|Place||Distance From the Circuit Bungalow|
|Digawapiya Sacred area||19|
Dighavapiya, also known as Dighangha or Dighanaka in the chronicles, is a Buddhist shrine of archaeological value with a history dating back to the 3rd century BC. According to the Mahavamsa, the Buddha visited Dighavapi and later built a pagoda at the place where he
Buddhangala monastery complex is a sacred place with a history of more than 2300 years and is located in an area of about 1280 acres near the city of Ampara.
The boulders that stretch north from the site of the sacred ruins can be considered as the only parts here. During the rainy season, this place is a terrifying forest that stretches for thousands of acres. Hundreds of wild elephants and elephants can be spotted, but it is amazing that none of them are harmful. The relics of Gautama Buddha and two of his forefathers, Arahant Sariyut and Arahant Mughal, are enshrined in the sthupa, which is built on a 500 feet high stone head in the monastery.
These sacred relics and the relics of Agrasrawaka, which were brought from Dambadiva Vidyasa by Arahant Mahinda, are kept in a copper casket modeled on the Sanchi Stupa and are, treasured here which was the only Vatadage in Ruhuna at that time.
Distance from the Circuit Bungalow – 28 km
Rajagala / Rajagalatenna / Rassagala is a forested ridge at an elevation of 1038 ft (316 m) above sea level, with a rich range of historical ruins. It is said that this archeological site which is spread over more than 600 ancient ruins and spreads over an area of 1080 acres is second only to the Mihintale Archaeological site in Anuradhapura.
Although the early history of this place is not certain, it dates back to BC. It is believed that monks have been living here since about the 1st century due to the discovery of stone inscriptions. However, an inscription states that the history of this country dates back to the pre-Buddhist period. It is said that Arahant Mahinda who brought Buddhism to Ceylon came to Rajagalatenna Vihara.
Distance from the Circuit Bungalow – 110 km
Kudumbigala monastery complex is located in the village of Panama in the Panama Divisional Secretariat. This place is located on the road from Panama to Ruhuna National Park. This area is made up of large rocks and boulders and is located in the middle of a dense forest. Large dripstones are found in the caves, and some are dated to the 6th century BC Brahminical inscriptions belonging to the period can be seen. On some of the rocks are the remains of buildings and the remains of two pagodas left on the large rock Kudumbigala.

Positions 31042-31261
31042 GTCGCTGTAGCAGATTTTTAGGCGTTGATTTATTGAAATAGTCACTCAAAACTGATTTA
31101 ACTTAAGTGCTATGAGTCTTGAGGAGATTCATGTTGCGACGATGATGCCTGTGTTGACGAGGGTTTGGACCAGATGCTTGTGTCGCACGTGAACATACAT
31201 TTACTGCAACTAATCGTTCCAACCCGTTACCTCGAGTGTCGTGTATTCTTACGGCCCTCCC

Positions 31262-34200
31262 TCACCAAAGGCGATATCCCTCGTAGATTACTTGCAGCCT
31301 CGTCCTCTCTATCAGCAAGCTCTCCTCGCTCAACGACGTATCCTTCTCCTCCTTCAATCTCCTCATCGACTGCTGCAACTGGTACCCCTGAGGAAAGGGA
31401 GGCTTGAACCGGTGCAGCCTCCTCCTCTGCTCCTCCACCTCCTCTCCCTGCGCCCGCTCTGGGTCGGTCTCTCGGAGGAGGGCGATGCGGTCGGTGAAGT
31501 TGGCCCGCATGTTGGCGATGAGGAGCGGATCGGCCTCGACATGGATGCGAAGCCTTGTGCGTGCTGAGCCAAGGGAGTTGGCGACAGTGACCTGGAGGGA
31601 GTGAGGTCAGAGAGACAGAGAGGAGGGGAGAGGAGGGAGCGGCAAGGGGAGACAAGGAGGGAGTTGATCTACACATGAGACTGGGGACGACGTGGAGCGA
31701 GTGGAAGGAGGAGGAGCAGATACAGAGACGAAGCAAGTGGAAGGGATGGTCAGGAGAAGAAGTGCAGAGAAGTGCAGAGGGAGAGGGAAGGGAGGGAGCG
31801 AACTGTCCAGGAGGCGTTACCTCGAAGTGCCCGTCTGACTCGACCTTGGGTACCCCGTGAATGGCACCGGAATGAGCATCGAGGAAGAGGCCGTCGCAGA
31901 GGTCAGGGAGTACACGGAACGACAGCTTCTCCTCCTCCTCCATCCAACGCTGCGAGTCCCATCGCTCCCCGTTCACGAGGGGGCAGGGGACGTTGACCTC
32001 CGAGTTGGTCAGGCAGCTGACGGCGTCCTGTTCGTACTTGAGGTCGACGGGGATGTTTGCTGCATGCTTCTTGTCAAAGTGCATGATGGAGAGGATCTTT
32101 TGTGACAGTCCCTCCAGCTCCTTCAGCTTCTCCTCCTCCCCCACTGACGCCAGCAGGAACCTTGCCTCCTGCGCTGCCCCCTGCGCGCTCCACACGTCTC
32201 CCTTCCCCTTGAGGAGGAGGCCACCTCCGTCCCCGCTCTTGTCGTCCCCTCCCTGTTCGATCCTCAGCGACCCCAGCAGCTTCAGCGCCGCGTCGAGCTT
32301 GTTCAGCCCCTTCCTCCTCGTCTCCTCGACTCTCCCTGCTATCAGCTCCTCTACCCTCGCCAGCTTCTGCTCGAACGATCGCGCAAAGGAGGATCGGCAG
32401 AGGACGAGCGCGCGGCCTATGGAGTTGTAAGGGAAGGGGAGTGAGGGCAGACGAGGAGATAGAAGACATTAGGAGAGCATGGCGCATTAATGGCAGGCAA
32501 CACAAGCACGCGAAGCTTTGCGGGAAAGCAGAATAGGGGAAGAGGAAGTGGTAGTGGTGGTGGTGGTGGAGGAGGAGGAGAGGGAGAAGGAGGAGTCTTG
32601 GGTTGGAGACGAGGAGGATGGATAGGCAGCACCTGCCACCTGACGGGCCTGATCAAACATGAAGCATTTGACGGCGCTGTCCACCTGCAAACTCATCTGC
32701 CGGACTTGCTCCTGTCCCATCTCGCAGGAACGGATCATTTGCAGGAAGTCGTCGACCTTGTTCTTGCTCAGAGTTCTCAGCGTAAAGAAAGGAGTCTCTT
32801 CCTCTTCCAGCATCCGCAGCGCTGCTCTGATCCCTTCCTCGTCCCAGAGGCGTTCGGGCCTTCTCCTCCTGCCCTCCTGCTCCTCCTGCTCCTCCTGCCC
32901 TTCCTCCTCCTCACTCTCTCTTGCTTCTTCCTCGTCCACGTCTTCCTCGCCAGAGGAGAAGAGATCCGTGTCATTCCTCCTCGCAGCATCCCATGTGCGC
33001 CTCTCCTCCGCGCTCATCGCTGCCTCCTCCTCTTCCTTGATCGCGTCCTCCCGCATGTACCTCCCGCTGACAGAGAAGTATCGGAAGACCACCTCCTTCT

Distance from the Circuit Bungalow – 20km
Inginiyagala, Degalawala, Danigala and Ulhela mountain ranges are located around the Gal Oya National Park which has been established as a water catchment area in the Senanayake Samudraya. The specialty of Gal Oya National Park is that 19250 acres of the entire park belongs to Gal Oya Reservoir or Senanayake Samudraya Reservoir. Therefore, this can also be called an aquatic park. The water capacity of the Senanayake Samudraya is 770,000 acre feet.
The 3600 feet long reservoir dam joins the Inginiyagala mountain range. There are three scenic islands in the reservoir. Gal Oya National Park features savannah grasslands as well as arid zone forests, making it an ideal place for wildlife photography.
Distance from the Circuit Bungalow – 80km
Arugambay is a bay on the southeastern coast of Sri Lanka, bordering the arid Indian Ocean. Traditionally, the fishing industry has dominated the local economy, and the tourism industry has grown rapidly in recent years. Arugambay is a valuable local surfing destination and home to some of Sri Lanka’s most prolific surfers.
Distance from Circuit Bungalow – 80 km, From Pottuvil – 15 km
Magulmaha Viharaya, Nilagiriseya, Lahugalakotawehera, Lahugalakirivehera are some of the places of worship and ruins of archeological value.
Distance from the Circuit Bungalow – 85
Maduruoya National Park is one of the largest wild elephant sanctuaries in Sri Lanka and is located on one of the main elephant migration routes in the Mahaweli region. There are many tourist attractions in this area, including the historic sluice of the Maduru Oya Reservoir, which has amazed even foreign irrigation engineers.